Some random thoughts as Ohio begins to roll out its medical cannabis program…
Number of Retail Locations
Ohio has authorized very few retail locations so far. Here are the 4 most populous counties in Ohio (as of 2015), with the number of dispensaries that are authorized for each:
Cuyahoga County (Cleveland) – Pop. 1.256 million – 5 dispensaries
Franklin County (Columbus) – Pop. 1.252 million – 5 dispensaries
Montgomery County (Dayton) – Pop. 532,258 – 3 dispensaries
Hamilton County (Cincinnati) – Pop. 807,598 – 3 dispensaries
Contrast this with the approximately 150 retail dispensaries in Denver alone, as of December 2016. That’s twice as many cannabis dispensaries than Starbucks locations. Ohio clearly needs to get comfortable with operating a medical cannabis program, but after a couple of years of tax revenue rolling in, look for Ohio to expand the number of retail licenses dramatically.
Relationship of Cannabis to Opioid Epidemic
Another interesting point – there are a number of studies that show that in states where medical cannabis is legal, there are fewer reported opiate deaths, and no deaths related to marijuana overdoses. In addition, opiate-related hospitalizations are down 23%, on average. See this link.
Ohio is one of the states hit hardest by the opioid epidemic. Between 2015 and 2016, overdose deaths rose 33%, with approximately 4000 deaths in 2016. See this link. So maybe the use of medical cannabis in Ohio will help to alleviate the opioid crisis, producing benefits for the state beyond the increased tax revenues.
Tax Treatment of Cannabis Businesses
One thing that companies involved in medical cannabis (and recreational, too) need to be aware of is the impact of federal tax law. Normally, a business can deduct its ordinary business expenses from revenues, thereby reducing its taxable income. Under Section 280E of the Internal Revenue Code, however, cannabis businesses cannot deduct expenses from their revenue, even if they are legal under state law, except for those expenses considered cost of goods sold. This tax treatment has a greater adverse impact on dispensaries than on cultivation or manufacturing/processing. That’s because more of the expenses for a cultivation or manufacturing/processing business can be characterized as cost of goods sold, while in a dispensary, only the cannabis inventory is considered cost of goods sold.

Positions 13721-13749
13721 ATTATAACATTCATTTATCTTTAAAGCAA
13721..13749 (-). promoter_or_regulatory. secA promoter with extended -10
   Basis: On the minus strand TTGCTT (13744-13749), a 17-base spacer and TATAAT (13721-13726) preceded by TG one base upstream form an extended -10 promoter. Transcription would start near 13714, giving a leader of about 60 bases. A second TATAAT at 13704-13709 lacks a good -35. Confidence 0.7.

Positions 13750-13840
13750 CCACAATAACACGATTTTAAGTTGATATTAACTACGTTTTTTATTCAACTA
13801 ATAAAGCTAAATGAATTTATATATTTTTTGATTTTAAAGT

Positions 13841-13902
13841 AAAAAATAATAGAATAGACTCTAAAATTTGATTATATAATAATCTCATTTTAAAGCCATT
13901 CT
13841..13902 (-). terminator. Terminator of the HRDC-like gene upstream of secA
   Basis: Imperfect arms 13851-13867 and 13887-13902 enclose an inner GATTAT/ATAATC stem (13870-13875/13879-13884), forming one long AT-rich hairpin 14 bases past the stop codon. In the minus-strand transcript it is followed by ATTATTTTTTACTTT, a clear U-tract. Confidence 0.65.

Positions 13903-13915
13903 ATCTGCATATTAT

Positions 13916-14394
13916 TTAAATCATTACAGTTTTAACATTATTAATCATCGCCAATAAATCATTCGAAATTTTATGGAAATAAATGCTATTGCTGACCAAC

In states that have had legal cannabis for a longer period of time, some dispensaries have set up related companies that are able to claim some of the expenses that would otherwise be lost. For example, a dispensary cannot deduct the wages of its workers as a business expense. It may set up a separate drug abuse counseling business, operating under the same roof, however. If the retail employees are also working in the drug counseling business, a dispensary may be able to allocate more of their pay to the counseling business, allowing those wages to be a deductible expense. For example, a worker could get minimum wage for operating the cash register at the dispensary, and 2 or 3 times that for counseling. It must be a legitimate business, however, and financial records need to be scrupulously accurate, because the likelihood of an audit is quite high (no pun intended).
It is crucial, therefore, for a cannabis business to have good accounting/tax advice and strategic planning from the start, and from advisors with experience with the legal cannabis industry.
The cost to obtain and maintain a license to operate a medical cannabis business in Ohio is relatively high. For example, a Level 1 cultivator must pay a $20,000 application fee, and an initial license fee of $180,000. The annual license renewal fee is $200,000. A processor pays an application fee of $10,000, and $90,000 for a certificate of operation. The annual renewal fee is $100,000. If you want to operate a dispensary, your application fee is $5,000, and then there is a biennial certificate of operation fee of $70,000. Then you have the other costs of starting and operating your business – leasing or purchasing a suitable location, installing security systems, ventilation, etc. Bottom line is, starting a cannabis business isn’t something you can bootstrap, unless you already happen to be quite wealthy.